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Change of Subject

Well, we've covered enough of Robertson (at least on this statement). So, now it's time for something else. Here's my letter to the editor that was published in the August 29 issue of U.S. News & World Report. American Piety; The Fuel-Cell Car; War on Terror; High-Tech Hospitals; Aware in the OR ; Clarification (8/29/05)

It was in response to comments by Tony Perkins about the recent Supreme Court decisions on the Ten Commandments--one of the issues where some Christians today are the most misguided in their beliefs and comments.

However, the letter was edited down quite a bit. So, here it is as I originally wrote it:

The recent cover story on religion in America (“Divided we stand,” August 8) troubled me as I read about how some religious leaders have lost the appropriate focus. The Family Research Council’s Tony Perkins is quoted as claiming that the recent Supreme Court decisions on the Ten Commandments are like “sandblasting the [nation’s] Judeo-Christian heritage.” Maybe I’m confused, but I thought the Ten Commandments were given to Moses, not George Washington or James Madison. Sure, many of the Founders were Christians but they did not establish a state religion like in England. Instead they wanted true religious liberty for all people. Perkins, on the other hand, would fit in well with the Puritans. These early settlers left England because of religious persecution and then, ironically, persecuted those who held different religious beliefs.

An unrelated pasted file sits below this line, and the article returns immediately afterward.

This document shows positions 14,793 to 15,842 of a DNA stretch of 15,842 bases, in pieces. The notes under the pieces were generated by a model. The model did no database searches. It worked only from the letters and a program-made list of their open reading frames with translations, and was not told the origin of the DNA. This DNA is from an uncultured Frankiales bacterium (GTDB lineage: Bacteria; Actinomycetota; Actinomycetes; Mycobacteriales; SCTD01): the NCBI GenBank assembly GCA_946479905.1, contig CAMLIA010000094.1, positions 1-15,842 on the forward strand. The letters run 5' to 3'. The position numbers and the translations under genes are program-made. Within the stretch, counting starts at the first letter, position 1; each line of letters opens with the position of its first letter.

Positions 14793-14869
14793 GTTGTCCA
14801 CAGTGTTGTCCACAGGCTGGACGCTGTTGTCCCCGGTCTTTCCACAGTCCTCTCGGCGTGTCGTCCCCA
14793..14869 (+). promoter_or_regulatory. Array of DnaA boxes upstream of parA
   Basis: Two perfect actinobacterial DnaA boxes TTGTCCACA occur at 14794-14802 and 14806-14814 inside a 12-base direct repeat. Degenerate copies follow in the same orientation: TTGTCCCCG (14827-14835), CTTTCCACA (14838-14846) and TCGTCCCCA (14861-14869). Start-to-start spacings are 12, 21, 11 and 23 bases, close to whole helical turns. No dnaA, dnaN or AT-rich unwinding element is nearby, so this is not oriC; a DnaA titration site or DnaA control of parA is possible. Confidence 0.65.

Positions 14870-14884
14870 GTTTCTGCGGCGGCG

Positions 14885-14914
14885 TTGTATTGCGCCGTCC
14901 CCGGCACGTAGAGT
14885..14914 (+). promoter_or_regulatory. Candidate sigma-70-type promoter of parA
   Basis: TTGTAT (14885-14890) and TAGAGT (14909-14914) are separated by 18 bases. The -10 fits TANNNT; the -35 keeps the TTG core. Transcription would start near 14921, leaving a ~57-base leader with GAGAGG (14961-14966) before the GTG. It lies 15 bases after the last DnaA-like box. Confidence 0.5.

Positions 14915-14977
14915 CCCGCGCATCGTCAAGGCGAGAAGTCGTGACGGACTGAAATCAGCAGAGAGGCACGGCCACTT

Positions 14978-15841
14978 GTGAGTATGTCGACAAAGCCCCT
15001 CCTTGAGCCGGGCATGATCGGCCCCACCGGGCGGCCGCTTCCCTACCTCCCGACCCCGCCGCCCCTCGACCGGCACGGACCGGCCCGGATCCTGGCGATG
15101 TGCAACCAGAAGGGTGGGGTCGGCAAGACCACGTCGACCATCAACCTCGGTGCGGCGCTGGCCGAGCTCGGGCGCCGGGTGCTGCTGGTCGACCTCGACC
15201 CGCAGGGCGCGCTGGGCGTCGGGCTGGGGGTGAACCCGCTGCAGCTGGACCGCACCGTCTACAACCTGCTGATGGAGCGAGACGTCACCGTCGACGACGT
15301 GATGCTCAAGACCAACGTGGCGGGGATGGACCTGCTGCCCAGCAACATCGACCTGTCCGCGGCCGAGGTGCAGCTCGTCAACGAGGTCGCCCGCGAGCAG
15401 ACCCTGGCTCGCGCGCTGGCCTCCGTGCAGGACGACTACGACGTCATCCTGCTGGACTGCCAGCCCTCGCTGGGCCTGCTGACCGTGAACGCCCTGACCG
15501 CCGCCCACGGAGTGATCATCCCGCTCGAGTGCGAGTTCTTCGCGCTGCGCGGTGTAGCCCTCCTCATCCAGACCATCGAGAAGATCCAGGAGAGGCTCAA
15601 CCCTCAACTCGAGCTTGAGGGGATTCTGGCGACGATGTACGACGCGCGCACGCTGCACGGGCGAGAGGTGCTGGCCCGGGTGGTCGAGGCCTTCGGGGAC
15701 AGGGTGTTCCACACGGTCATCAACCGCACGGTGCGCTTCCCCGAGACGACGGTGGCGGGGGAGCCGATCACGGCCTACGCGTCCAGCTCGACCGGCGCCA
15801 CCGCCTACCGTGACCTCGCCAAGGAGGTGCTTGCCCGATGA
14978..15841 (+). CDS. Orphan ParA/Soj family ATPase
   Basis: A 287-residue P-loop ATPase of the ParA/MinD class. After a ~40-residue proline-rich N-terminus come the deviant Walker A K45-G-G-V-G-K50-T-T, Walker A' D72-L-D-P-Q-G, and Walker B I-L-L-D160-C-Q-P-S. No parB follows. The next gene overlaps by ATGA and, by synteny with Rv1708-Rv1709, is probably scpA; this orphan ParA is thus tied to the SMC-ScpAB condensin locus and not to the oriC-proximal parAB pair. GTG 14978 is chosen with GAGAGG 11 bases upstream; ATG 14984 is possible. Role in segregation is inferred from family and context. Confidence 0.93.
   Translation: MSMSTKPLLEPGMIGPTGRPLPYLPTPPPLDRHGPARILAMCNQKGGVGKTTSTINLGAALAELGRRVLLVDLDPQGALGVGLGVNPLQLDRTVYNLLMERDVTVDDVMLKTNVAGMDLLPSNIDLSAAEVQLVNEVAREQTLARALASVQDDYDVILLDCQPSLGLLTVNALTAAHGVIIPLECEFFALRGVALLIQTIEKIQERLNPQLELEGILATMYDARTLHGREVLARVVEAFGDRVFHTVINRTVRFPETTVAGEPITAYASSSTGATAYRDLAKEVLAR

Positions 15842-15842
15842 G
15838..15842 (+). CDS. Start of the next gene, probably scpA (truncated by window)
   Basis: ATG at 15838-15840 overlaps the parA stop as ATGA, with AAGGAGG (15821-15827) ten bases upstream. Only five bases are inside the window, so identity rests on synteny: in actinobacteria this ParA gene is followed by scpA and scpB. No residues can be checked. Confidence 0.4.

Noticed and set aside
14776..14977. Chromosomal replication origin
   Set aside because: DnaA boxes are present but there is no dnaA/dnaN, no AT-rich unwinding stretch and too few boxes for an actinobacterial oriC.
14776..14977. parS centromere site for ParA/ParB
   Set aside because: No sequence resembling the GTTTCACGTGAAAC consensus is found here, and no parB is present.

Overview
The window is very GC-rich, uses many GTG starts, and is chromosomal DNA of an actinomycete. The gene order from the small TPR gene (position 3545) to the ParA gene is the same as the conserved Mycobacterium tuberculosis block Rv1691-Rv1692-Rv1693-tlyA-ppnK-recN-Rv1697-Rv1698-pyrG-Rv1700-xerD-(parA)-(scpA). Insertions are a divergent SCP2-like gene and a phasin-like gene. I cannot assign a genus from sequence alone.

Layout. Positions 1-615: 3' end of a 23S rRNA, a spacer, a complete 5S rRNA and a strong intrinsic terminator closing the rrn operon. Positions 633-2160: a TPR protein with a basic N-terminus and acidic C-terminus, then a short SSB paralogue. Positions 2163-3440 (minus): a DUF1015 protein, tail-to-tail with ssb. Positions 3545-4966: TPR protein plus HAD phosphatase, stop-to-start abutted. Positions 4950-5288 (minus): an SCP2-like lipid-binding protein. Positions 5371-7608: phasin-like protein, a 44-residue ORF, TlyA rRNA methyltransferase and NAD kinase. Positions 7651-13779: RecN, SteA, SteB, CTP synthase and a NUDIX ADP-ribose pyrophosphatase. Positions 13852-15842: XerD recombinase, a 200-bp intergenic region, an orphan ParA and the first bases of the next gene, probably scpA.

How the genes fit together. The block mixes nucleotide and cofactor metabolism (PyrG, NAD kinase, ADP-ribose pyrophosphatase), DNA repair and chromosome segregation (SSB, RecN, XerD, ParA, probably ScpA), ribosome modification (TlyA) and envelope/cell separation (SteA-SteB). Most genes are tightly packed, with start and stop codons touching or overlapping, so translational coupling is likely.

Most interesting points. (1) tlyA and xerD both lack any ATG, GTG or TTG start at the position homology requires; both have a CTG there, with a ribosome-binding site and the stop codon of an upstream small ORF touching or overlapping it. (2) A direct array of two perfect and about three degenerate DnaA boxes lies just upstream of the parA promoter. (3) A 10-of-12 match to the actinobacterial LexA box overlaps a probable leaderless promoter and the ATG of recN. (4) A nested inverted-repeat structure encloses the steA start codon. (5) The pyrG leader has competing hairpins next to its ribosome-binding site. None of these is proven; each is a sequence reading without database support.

As a Baptist minister my faith remains the same regardless of what the courts or anyone else says. Perkins and other religious leaders would do a lot more good for our society if they focused on living out the teachings of God instead of attempting to have them codified. After all, Jesus came to build a Heavenly Kingdom, not an earthly one.

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